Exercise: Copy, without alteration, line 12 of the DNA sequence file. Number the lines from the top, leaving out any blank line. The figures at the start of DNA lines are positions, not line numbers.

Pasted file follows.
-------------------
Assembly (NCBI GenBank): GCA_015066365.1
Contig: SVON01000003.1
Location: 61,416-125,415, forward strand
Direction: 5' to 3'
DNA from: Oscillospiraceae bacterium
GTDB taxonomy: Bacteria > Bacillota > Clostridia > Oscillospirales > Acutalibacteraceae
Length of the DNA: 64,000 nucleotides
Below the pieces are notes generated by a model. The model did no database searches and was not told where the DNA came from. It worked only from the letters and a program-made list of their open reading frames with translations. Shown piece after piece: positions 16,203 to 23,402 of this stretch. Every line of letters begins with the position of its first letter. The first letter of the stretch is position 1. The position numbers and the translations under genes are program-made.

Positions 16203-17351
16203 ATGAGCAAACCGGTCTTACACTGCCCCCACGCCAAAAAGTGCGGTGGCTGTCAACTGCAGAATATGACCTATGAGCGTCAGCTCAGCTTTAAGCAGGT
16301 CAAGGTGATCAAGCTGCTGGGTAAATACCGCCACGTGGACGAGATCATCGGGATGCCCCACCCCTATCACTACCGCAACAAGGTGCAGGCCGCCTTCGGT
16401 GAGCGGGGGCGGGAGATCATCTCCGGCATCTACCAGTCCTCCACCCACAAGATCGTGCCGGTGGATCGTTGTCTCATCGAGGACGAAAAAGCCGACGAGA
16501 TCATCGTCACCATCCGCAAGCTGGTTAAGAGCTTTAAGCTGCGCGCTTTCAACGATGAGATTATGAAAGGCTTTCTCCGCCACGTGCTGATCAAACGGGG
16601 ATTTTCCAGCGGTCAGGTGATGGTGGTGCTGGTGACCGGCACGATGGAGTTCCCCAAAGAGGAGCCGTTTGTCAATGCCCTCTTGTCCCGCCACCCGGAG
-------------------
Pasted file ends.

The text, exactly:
16401 GAGCGGGGGCGGGAGATCATCTCCGGCATCTACCAGTCCTCCACCCACAAGATCGTGCCGGTGGATCGTTGTCTCATCGAGGACGAAAAAGCCGACGAGA